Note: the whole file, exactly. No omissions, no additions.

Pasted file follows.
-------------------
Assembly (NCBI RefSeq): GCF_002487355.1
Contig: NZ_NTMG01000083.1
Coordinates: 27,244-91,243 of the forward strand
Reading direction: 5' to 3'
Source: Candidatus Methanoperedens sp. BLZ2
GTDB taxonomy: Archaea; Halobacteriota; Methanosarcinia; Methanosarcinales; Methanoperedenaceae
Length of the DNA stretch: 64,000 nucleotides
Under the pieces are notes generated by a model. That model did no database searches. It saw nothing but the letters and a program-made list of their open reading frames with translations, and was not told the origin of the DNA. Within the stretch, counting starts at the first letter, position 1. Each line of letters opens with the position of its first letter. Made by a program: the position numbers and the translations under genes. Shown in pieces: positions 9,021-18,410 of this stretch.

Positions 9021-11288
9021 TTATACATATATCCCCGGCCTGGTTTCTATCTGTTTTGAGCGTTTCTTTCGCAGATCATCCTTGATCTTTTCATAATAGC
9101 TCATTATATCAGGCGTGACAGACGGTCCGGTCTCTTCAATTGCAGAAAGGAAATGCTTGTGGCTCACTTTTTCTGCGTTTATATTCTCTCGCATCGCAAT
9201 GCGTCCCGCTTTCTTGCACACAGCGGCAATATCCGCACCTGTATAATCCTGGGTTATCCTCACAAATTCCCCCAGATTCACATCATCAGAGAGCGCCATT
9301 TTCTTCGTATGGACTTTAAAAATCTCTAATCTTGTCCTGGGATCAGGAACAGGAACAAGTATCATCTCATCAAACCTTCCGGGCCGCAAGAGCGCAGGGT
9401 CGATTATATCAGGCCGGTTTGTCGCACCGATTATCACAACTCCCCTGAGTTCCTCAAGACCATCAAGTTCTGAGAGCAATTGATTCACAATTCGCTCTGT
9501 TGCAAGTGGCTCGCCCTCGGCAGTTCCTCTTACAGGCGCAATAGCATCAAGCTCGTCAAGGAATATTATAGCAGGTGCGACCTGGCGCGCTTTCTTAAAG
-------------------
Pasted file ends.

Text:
Assembly (NCBI RefSeq): GCF_002487355.1
Contig: NZ_NTMG01000083.1
Coordinates: 27,244-91,243 of the forward strand
Reading direction: 5' to 3'
Source: Candidatus Methanoperedens sp. BLZ2
GTDB taxonomy: Archaea; Halobacteriota; Methanosarcinia; Methanosarcinales; Methanoperedenaceae
Length of the DNA stretch: 64,000 nucleotides
Under the pieces are notes generated by a model. That model did no database searches. It saw nothing but the letters and a program-made list of their open reading frames with translations, and was not told the origin of the DNA. Within the stretch, counting starts at the first letter, position 1. Each line of letters opens with the position of its first letter. Made by a program: the position numbers and the translations under genes. Shown in pieces: positions 9,021-18,410 of this stretch.

Positions 9021-11288
9021 TTATACATATATCCCCGGCCTGGTTTCTATCTGTTTTGAGCGTTTCTTTCGCAGATCATCCTTGATCTTTTCATAATAGC
9101 TCATTATATCAGGCGTGACAGACGGTCCGGTCTCTTCAATTGCAGAAAGGAAATGCTTGTGGCTCACTTTTTCTGCGTTTATATTCTCTCGCATCGCAAT
9201 GCGTCCCGCTTTCTTGCACACAGCGGCAATATCCGCACCTGTATAATCCTGGGTTATCCTCACAAATTCCCCCAGATTCACATCATCAGAGAGCGCCATT
9301 TTCTTCGTATGGACTTTAAAAATCTCTAATCTTGTCCTGGGATCAGGAACAGGAACAAGTATCATCTCATCAAACCTTCCGGGCCGCAAGAGCGCAGGGT
9401 CGATTATATCAGGCCGGTTTGTCGCACCGATTATCACAACTCCCCTGAGTTCCTCAAGACCATCAAGTTCTGAGAGCAATTGATTCACAATTCGCTCTGT
9501 TGCAAGTGGCTCGCCCTCGGCAGTTCCTCTTACAGGCGCAATAGCATCAAGCTCGTCAAGGAATATTATAGCAGGTGCGACCTGGCGCGCTTTCTTAAAG